WHY do virtual assistants like Siri and Alexa have a female voices? How do we ensure technology does not absorb unconscious racial bias? Should a driverless car swerve to avoid a pedestrian in the road if that means crashing and endangering its passenger?

These are some of the moral conundrums and ethical dilemmas we have to consider in the brave new world of the 21st century as technology continues to develop and take an ever more important role in our lives. One organisation tackling these difficult issues head on is the BCS: the Chartered Institute for IT.

Founded in 1957 as the British Computer Society, with a head office at North Star in Swindon, BCS celebrated its 60th anniversary last year.

When it started, computer science was just beginning – computers filled rooms and were built from glowing valves. Yet over the decades, computers have come to affect almost every aspect of our lives – how we work, live, raise our children and fall in love.

The BCS became a charity in 1966, and in 1984 was incorporated by Royal Charter. Now it oversees IT qualifications and professional certifications, organises events that bring together brings together practitioners, academics, students and businesses, and supports training for its 70,000 members around the world.

It also studies, researches and debates the impact of IT on modern society with the goal of making sure IT is good for people and good for the world.

Head of corporate communications at BCS is Adrian Oldman.

He said: “We are one of 20 engineering institutes. We award and create qualifications – everything from schools, where we help subject knowledge enhancement for teaches who want to teach computing in schools, all the way through to working with departments on AI Masters’ programmes.”

When the computer virus hit NHS hospital and GP surgery IT systems in May last year, the BCS got involved.

“We called a group together to ask how this had happened, how it had caused such devastation and what we could do to stop something like this happening again,” Adrian explained.

“The public expect their hospital to be protected from computer viruses, and they were not. We needed to step in with our partners and work with our partners.”

A president is elected to the BCS each year: “Our current president is Chris Rees, and he has as his aim an examination of the ethical application of technology, and we have been doing a lot of work around that.”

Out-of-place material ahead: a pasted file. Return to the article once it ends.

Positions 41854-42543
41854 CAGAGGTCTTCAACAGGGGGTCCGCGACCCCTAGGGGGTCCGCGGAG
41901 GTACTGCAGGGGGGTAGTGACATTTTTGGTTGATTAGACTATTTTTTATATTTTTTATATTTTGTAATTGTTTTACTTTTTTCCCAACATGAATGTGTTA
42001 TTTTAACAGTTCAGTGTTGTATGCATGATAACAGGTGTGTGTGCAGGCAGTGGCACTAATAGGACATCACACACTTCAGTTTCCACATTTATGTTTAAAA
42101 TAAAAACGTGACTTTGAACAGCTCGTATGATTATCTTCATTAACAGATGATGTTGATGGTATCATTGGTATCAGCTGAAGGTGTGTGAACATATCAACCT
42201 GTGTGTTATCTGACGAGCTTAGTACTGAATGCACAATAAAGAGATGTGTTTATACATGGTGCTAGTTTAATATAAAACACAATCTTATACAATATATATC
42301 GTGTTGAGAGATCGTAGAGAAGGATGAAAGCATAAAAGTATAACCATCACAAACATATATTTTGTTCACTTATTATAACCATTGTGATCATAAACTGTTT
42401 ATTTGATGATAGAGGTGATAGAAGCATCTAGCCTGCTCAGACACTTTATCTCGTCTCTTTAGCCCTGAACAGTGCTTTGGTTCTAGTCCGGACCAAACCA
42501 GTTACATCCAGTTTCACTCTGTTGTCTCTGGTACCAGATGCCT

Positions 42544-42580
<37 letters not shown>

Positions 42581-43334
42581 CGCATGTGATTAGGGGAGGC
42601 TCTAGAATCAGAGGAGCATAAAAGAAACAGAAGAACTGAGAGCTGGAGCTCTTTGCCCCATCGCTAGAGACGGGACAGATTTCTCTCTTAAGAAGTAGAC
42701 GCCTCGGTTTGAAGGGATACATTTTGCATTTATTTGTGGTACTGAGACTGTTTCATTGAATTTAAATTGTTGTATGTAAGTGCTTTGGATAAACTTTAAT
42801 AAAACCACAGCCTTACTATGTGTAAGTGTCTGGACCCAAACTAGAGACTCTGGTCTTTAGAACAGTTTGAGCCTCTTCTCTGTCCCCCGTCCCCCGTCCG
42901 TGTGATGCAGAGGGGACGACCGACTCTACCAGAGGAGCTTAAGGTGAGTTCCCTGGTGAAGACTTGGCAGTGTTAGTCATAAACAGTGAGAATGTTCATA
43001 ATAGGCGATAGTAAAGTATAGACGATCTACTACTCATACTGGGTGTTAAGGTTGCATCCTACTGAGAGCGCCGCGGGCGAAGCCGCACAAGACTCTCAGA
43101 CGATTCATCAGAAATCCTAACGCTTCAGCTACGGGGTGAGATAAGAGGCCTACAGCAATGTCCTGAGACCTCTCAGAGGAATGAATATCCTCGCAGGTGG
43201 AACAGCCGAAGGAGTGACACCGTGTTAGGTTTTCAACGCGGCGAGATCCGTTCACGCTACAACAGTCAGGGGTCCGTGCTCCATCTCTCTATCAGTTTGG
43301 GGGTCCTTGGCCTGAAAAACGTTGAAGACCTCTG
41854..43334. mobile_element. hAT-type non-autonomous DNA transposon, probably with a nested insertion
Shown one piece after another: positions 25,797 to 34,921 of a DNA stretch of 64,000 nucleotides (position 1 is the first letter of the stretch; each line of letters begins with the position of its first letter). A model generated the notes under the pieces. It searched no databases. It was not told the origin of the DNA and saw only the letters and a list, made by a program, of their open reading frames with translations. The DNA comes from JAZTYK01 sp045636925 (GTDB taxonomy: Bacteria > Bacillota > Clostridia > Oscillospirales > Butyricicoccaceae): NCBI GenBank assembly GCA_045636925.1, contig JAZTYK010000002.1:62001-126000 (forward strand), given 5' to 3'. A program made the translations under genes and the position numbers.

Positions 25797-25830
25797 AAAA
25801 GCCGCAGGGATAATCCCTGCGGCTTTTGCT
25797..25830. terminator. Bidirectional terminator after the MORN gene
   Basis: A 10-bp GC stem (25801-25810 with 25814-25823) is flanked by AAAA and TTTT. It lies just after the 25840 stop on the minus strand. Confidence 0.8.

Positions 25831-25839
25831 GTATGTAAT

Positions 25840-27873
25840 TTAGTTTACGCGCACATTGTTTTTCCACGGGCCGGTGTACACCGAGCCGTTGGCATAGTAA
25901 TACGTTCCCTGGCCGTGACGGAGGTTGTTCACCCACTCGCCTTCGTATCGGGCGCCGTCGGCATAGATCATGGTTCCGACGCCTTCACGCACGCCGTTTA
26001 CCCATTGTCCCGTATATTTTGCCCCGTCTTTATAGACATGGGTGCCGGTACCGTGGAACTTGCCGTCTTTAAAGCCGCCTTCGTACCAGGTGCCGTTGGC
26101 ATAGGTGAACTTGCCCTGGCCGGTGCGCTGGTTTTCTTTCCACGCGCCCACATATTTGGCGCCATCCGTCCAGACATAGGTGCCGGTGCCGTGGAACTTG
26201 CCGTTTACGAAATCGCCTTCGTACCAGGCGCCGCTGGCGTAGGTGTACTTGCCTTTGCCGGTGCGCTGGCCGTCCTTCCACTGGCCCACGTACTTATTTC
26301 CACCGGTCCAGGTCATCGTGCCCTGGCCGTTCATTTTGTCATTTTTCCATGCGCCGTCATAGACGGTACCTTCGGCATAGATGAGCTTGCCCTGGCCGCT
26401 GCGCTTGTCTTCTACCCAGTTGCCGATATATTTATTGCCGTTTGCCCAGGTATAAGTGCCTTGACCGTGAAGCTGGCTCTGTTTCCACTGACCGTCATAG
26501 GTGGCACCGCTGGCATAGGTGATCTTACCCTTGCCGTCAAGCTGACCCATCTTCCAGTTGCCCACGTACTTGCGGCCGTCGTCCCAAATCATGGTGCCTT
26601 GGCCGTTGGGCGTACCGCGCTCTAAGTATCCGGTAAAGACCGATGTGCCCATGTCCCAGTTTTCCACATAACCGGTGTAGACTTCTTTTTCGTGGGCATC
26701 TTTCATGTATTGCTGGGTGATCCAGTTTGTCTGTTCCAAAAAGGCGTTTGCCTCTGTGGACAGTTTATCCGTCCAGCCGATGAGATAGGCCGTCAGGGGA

He said a computer science degree had an ethical module in the first term as it was a key element.

“We need to make sure that AI will be developed and delivered ethically and with a degree of moral certainty.”

Ethical dilemmas can arise from unconscious bias: “Someone developed an automatic soap dispenser. It turned out it worked for white-skinned people but didn’t recognise the hands of darker-skinned people. If you have a small, non-diverse workforce developing technology, these are the kinds of issues that will come up if you have a small, non-diverse team developing technology.

“We want to champion diversity in development and all aspects of technology.”

Adrian said data from the Office of National Statistics showed the proportion of women working in IT was 17 per cent.

“It’s crazy,” he said, adding that the representation across ages, ethnicity and disability were not much better when it came to the IT industry.

Thought also needs to be invested in the consequences of IT developments – such as proliferation of fake news.

“When Mark Zuckerberg created Facebook, he did not set out to create what Facebook became. The unintended consequence of the development of technology in this way is that some people see they can take advantage of it,” he said.

“Should we teach our children to talk to virtual assistants like Alexa like people, or should they recognise them as robots? Children who are five or six now will one day be working in jobs that do not yet exist. How do we prepare them through 12 or more years of education for that?”

The BCS has around a hundred special interest groups that discuss such issues.

“Often these are self-forming, around an issue or interest. We are asked to get involves in Government consultations.”

The BCS is working with the Department for Digital, Culture, Media and Sport on issues such as young people and social media, and bullying. A survey last November asking school pupils aged eight to 18 on all aspects of exposure to social networks was expected to attract four or five hundred responses but brought in 6,500 instead.

“Getting that immediate feedback, you can see the extent in the early teens of bullying and abusive behaviour. In the 16 to 18 group, they are more used to the technology and less affected by it,” he said. “To be able to feed raw data back into Government helps influence Government policy.”

The organisation is also working hard to boost the number of computer science teachers in schools, including the creation of a £28,000 bursary to support people wanting to train for a teaching qualification.

“There are graduates and career changers on the course. We can fund about 120 a year. Candidates have included an ex police officer, and investment banker, and a lot of people coming out of the IT industry, as well as graduates who want to get into teaching.”

BCS is also working on a project to help teaching in primary schools, with volunteers training teachers so interest is sparked while children are young. Encouraging people into computing professions is key for promoting social mobility, Adrian said.

The institute is also an important local employer and most of its staff live in Swindon and the surrounding area.

Employees are keen to support organisations in the town and a recent cake sale raised £233 for TWIGS community garden, in Swindon, which supports people with mental health problems by giving them an opportunity to work in nature.

For more information about BCS, visit their website www.bcs.org.